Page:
Mccabe: Arthur Pendragon – Ballet Suite No. 1; Piano Concerto No. 1; Pilgrim

LABELS: Dutton
WORKS: Arthur Pendragon – Ballet Suite No. 1; Piano Concerto No. 1; Pilgrim
PERFORMER: John McCabe (piano); BBC Scottish SO/Christopher Austin
It’s difficult to get away from the impression that John McCabe means his music to be enjoyed. There is nothing hermetic or self-aggrandizing here, still less any desire to shock the audience into some sort of notional higher consciousness. His style is wide ranging. It can echo late Stravinsky, Tippett or the German symphonist Karl Amadeus Hartmann, and then veer off into an even more direct evocation of Ravel’s L’enfant et les sortilèges, but all with an unmistakable English accent, and with something which – for want of a better phrase – can only be called the common touch. Even at its most abrasive or ingenious, it still has something of Malcolm Arnold’s directness and open-heartedness. The best example of this comes in the final section, ‘The Lovers’, from the Arthur Pendragon suite. There are some very Tippettish sounds here, but it’s Tippett without the edginess or the tendency to over-complication that flaws so many of his later works.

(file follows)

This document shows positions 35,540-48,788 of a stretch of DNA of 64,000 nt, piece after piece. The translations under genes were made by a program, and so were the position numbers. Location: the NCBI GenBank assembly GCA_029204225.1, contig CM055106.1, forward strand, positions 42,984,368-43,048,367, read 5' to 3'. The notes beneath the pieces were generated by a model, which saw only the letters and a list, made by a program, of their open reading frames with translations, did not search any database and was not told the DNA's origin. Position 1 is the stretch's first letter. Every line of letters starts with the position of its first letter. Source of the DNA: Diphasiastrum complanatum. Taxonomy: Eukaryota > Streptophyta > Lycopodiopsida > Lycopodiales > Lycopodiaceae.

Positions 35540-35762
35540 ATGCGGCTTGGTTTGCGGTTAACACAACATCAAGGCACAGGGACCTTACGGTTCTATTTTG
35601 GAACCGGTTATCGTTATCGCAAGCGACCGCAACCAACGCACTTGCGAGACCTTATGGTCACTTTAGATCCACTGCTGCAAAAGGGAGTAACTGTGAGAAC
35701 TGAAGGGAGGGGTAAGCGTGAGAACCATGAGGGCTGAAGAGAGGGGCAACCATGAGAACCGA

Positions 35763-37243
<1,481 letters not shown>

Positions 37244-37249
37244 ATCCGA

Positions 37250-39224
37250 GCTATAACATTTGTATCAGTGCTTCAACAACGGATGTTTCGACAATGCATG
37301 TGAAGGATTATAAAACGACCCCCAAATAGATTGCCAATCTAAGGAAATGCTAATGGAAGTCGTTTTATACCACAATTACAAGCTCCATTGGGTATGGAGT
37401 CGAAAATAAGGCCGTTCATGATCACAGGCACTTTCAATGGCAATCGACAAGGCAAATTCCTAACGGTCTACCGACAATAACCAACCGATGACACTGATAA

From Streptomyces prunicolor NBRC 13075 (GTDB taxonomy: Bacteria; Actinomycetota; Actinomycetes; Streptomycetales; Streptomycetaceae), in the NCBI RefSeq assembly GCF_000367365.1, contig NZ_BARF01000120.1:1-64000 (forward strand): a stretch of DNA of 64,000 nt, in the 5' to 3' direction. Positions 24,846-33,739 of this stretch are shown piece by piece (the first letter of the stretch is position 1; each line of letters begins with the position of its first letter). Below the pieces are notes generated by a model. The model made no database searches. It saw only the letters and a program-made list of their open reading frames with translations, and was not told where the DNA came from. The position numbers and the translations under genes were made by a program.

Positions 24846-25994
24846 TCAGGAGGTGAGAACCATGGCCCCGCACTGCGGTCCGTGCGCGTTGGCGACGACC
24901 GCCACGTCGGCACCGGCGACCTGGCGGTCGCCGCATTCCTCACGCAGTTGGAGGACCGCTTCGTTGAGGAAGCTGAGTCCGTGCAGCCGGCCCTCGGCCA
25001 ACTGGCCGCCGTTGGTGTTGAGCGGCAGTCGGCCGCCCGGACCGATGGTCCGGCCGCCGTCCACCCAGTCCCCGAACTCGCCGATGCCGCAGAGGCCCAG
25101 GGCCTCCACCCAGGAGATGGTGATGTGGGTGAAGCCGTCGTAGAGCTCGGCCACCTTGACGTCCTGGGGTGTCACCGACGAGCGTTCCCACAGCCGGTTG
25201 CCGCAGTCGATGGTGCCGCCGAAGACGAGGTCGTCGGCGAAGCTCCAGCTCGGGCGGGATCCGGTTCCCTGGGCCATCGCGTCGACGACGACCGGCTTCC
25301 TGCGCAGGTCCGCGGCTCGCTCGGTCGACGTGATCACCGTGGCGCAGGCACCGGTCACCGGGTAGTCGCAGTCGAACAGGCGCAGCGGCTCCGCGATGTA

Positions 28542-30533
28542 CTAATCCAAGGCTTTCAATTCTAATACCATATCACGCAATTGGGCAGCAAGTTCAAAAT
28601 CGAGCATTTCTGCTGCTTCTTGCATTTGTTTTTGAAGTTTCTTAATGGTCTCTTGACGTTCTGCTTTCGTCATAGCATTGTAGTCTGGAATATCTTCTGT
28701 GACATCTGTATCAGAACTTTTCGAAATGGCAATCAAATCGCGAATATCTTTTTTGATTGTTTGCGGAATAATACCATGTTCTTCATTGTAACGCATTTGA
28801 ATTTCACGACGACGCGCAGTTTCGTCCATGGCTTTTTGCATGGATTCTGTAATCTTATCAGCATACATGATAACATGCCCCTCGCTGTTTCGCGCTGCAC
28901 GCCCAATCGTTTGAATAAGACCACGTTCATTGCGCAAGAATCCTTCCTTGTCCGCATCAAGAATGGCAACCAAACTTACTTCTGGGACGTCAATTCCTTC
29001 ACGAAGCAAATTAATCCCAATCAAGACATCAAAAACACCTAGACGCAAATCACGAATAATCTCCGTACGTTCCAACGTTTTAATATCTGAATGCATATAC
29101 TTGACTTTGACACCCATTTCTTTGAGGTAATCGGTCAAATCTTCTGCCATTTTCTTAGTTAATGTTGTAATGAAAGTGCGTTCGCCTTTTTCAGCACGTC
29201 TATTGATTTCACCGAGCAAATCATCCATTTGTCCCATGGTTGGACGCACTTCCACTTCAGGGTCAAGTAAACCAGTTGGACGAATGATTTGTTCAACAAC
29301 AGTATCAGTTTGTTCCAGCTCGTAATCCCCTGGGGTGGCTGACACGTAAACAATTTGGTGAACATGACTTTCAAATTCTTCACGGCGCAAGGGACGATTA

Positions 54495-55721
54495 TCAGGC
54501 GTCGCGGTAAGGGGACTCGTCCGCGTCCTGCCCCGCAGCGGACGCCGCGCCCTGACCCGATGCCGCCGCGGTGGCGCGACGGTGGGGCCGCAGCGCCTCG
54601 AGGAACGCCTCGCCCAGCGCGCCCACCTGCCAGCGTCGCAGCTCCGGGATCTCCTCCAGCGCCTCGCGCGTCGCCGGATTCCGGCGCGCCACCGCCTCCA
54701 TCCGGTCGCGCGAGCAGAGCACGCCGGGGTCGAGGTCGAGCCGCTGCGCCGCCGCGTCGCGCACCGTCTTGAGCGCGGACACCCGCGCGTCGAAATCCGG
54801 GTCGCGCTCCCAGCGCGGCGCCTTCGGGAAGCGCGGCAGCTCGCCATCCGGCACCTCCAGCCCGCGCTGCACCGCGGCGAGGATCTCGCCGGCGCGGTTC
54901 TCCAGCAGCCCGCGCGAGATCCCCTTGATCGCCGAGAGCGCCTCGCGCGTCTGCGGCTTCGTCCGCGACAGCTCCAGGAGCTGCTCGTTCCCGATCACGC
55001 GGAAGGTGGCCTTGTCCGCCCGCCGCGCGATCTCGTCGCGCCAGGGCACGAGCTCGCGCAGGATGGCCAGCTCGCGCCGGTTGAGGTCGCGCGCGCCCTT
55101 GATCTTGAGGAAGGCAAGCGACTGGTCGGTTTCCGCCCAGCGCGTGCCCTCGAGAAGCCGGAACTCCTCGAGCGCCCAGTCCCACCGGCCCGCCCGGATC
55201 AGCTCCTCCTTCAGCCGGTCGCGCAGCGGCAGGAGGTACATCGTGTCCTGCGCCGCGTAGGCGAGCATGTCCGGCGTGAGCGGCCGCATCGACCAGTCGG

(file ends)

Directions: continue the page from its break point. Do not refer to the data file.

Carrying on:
The most consistently fine and distinctive piece is Pilgrim – what is it about massed strings that so often brings out the best in English composers? The strings of the BBC Scottish sound as though they enjoy every moment of it; but then the whole disc conveys conviction and dedication, and the composer makes a strong and authoritative soloist in the Concerto. Stephen Johnson